NY Times reports students still “cling” to traditional paper textbooks over ebooks

The NY Times reports:

Though the world of print is receding before a tide of digital books, blogs and other Web sites, a generation of college students weaned on technology appears to be holding fast to traditional textbooks. That loyalty comes at a price. Textbooks are expensive — a year’s worth can cost $700 to $900 — and students’ frustrations with the expense, as well as the emergence of new technology, have produced a confounding array of options for obtaining them…

According to the National Association of College Stores, digital books make up just under 3 percent of textbook sales, although the association expects that share to grow to 10 percent to 15 percent by 2012 as more titles are made available as e-books.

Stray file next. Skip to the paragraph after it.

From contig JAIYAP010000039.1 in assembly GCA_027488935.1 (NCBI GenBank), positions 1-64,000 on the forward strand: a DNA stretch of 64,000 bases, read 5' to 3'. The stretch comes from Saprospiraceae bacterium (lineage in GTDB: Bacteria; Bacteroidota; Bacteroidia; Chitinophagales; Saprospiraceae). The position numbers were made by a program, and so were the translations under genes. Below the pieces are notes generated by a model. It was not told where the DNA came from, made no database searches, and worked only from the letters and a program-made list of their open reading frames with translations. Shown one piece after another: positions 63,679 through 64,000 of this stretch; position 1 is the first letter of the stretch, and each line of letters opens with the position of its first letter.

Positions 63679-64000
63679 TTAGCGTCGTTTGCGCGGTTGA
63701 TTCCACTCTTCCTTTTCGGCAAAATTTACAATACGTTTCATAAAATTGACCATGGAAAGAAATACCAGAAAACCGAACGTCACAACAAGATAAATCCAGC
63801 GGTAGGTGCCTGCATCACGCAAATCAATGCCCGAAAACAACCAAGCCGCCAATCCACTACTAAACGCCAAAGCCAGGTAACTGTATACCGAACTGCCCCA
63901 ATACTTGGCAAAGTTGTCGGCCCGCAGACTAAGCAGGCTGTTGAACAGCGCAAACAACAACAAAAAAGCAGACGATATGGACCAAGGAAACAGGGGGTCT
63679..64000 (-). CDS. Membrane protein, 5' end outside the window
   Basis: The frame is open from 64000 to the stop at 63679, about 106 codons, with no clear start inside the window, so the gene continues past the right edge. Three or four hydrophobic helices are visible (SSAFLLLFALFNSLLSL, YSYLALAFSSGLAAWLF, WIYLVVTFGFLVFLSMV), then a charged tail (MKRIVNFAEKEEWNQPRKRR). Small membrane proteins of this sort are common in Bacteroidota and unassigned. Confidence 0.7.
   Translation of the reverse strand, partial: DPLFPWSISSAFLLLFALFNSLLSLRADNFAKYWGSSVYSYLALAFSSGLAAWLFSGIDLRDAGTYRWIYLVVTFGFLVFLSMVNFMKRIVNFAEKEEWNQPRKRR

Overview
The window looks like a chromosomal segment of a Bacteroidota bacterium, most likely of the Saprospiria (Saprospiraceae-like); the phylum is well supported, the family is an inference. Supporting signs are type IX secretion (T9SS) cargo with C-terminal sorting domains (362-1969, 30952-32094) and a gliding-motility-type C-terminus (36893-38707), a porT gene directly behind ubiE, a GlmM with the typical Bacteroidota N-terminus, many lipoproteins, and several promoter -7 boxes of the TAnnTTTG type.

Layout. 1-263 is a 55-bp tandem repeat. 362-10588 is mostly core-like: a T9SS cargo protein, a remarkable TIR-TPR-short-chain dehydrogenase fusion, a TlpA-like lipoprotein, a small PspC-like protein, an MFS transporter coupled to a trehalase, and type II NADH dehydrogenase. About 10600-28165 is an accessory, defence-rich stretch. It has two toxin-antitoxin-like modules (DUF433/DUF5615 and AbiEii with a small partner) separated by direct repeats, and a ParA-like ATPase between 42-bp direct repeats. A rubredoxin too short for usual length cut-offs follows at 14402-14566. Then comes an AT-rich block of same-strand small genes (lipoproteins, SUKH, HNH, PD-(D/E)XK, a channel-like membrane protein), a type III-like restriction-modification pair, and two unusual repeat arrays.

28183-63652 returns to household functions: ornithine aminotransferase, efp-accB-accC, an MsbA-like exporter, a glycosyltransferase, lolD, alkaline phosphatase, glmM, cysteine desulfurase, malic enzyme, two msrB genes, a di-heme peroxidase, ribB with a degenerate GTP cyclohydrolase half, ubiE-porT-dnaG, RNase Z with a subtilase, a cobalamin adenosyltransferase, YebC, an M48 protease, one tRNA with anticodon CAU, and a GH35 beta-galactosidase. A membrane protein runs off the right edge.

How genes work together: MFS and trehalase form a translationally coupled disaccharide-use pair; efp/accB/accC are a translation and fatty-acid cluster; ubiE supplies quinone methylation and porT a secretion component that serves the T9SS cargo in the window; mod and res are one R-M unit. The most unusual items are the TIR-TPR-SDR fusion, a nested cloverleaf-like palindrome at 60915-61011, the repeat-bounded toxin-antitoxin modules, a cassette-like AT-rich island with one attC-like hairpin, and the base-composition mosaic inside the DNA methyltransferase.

In two recent studies — one by the association and another by the Student Public Interest Research Groups, a national advocacy network — three-quarters of the students surveyed said they still preferred a bound book to a digital version.

Many students are reluctant to give up the ability to flip quickly between chapters, write in the margins and highlight passages, although new software applications are beginning to allow students to use e-textbooks that way.

“Students grew up learning from print books,” said Nicole Allen, the textbooks campaign director for the research groups, “so as they transition to higher education, it’s not surprising that they carry a preference for a format that they are most accustomed to.”

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